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Through the course of Saturday night's Winston-Salem Symphony concert, it seemed as though more and more musicians were added to the ensemble for the final blast of the evening. At the center was Alternative Energy (2012), written by American Mason Bates (b. 1977) for electronica and large orchestra.
The performance of his work was proceeded by a recorded Skype call that music director Robert Moody had with Bates. The conversation between the two added some information about how they had met and a bit about the history of the composition, which was first performed by the Chicago Symphony under Riccardo Muti.
The composer describes the work as an "energy symphony," and each of the four movements carries a title along with a parenthetical phrase that helps the listener understand the setting. The entire work is unified by a theme the composer names, as did Berlioz in his Symphonie fantastique, the idée fixe.
The idée fixe first appears as a fiddle tune in the opening movement, "Ford's Farm, 1896 (an amateur fiddler who invents a car)." A dreamy, mysterious opening gives way to a more rhythmic section. The movement concludes with "junkyard percussion," which connects very nicely with "a figure like Henry Ford" assembling the first automobile.
Charles Dimmick served as guest artist and concertmaster for the second half of the evening; it was he who played the aforementioned fiddle tune. Dimmick is concertmaster of the Portland (ME) Symphony and the Rhode Island Philharmonic; WSS music director Moody is also music director of the Portland ensemble.
The first movement connects directly to "Chicago, 2012 (including the FermiLab particle accelerator)." This is a lumbering movement that effectively incorporates actual recordings of the particle collider housed in the FermiLab. Much of the movement is appropriately bright and machine-like in sound. A short pause followed.
"Xinjiang Province, 2112 (twilight on an industrial wasteland)" begins with creepy, eerie music that sets the ominous tone for the scene. The Province is "where a great deal of the Chinese energy industry is based." Snatches of ascending pentatonic scales bring a bit of exoticism to the mix, combined with "techno energy," which results in a cataclysmic conclusion and the final chord leads directly into the finale.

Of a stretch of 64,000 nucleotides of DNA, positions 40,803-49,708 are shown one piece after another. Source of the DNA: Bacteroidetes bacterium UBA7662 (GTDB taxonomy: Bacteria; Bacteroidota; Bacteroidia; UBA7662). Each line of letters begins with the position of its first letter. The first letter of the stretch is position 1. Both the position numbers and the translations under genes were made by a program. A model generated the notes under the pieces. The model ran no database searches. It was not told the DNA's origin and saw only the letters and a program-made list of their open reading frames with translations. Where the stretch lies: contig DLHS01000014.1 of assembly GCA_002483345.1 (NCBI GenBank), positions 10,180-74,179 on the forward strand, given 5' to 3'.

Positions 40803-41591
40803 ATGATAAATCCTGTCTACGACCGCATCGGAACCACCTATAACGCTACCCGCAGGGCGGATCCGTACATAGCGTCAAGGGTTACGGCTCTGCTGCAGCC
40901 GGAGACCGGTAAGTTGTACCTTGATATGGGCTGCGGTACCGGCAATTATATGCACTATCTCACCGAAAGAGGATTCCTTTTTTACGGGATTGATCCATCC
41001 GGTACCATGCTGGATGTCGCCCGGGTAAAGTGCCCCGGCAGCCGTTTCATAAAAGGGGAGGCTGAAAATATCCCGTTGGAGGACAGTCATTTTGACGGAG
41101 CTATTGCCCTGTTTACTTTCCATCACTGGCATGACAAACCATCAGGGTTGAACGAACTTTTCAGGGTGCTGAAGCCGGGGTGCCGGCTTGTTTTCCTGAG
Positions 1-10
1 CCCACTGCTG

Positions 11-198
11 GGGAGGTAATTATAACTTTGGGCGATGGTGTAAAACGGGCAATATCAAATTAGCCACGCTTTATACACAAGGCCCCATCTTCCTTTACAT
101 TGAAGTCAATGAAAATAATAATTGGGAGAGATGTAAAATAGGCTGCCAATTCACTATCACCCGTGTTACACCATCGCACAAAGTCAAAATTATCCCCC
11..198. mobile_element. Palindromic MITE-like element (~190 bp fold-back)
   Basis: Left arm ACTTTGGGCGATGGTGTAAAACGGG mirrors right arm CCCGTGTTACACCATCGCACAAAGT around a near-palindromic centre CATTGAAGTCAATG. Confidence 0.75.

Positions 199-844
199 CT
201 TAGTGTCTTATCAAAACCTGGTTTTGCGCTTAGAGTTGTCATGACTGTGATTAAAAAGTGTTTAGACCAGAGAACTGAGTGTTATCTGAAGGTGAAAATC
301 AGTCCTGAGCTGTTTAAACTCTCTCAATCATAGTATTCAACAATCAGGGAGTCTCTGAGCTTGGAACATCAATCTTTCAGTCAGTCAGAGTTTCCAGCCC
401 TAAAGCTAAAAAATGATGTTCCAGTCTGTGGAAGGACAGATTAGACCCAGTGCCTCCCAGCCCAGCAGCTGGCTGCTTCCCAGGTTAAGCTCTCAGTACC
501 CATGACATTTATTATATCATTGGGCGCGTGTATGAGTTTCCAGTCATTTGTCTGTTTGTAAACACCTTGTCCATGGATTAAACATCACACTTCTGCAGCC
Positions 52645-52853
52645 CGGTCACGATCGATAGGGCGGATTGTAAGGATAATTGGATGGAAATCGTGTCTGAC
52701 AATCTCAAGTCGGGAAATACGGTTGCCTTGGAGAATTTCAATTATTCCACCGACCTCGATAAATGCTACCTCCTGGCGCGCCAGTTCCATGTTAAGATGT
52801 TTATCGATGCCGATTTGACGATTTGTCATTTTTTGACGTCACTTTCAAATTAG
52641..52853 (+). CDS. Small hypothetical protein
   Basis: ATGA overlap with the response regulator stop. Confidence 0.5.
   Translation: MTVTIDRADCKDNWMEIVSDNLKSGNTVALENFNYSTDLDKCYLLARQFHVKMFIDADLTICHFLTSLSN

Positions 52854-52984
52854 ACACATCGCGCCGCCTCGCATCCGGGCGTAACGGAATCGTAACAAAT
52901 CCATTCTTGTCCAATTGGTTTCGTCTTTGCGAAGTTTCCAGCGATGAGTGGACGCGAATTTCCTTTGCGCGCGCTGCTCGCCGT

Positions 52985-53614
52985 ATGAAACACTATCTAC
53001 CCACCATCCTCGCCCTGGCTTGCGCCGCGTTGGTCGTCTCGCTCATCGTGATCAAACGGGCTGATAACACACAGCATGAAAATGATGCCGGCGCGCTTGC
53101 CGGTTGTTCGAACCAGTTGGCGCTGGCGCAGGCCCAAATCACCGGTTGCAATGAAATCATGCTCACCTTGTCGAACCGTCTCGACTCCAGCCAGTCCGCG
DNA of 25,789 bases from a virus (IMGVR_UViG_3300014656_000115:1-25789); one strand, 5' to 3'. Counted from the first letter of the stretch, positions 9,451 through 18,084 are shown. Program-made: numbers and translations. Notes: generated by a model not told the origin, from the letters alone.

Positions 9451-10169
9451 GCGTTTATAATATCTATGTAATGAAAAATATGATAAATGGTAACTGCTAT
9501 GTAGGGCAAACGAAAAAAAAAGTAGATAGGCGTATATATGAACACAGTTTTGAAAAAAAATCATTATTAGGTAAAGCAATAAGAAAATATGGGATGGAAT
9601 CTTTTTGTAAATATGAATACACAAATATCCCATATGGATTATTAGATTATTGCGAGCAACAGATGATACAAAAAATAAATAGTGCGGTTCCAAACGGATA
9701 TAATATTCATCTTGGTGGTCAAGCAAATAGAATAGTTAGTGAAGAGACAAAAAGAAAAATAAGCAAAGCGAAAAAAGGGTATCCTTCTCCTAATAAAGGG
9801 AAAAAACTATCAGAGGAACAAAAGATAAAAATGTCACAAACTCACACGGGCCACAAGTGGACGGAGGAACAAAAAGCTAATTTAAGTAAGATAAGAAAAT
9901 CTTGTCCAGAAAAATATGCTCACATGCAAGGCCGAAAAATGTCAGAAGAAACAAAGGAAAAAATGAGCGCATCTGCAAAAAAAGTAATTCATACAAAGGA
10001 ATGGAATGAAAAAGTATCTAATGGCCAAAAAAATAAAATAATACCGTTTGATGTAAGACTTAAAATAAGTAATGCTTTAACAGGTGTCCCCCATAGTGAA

"Reykjavik, 2222 (an Icelandic Rain Forest)" presents a post-apocalyptic scene as humanity strives towards a simpler lifestyle. Recorded birdsongs fill the air, and the fiddling tune is once again heard, purposely out of tune.
The orchestra's playing of this interesting work was first-rate. The effective electronics added a great deal as did the running commentary projected above the orchestra. An amazing array of sounds emanated from the large percussion section. Throughout, Maestro Moody kept both the live and recorded sounds together and managed the large orchestra with energy.
Talk about energy! More musicians came to the stage, including a couple of saxophone players, for a brilliant performance of "Boléro" (1928) by Maurice Ravel (1875-1937). His most popular work may also be the simplest in construction: over a relentless rhythm first presented by the snare drum at the outset, a continual crescendo takes place as more and more instruments are added. A dazzling conclusion to a great evening of music. Special kudos were given to the indefatigable Wiley A. Sykes, III on snare and fellow percussionists Tony Artimis and Isaac Pyatt.
The evening opened with Variations on a Theme by Haydn, Op. 56 in 1873 by Johannes Brahms (1833-1897). Although born and raised in Hamburg, Germany, Brahms lived most of his adult life in Vienna. He wrote the Variations three years before his first symphony while vacationing in nearby Bavaria.
This is a tour-de-force for the orchestra and puts all sections of the ensemble on display. The tempos of the movements were displayed on the screen, which helped keep the audience informed as to where we were in the music. The orchestra played the colorful work with confidence and clarity.
To counter the hearty Brahms, a bit of French music. Poème, Op. 25 (1896) was written by Parisian Amédée-Ernest Chausson (1855-1899); it is a romantic gem, a mini violin concerto. The soloist was Dimmick.
The work is a multi-sectional piece with varying moods; much of it is introspective. Dimmick's playing was sensitive, intimate and personal. To be sure, the work also contains some reserved drama, and Dimmick was equally at home with the passion.
--- Edited 11/7/17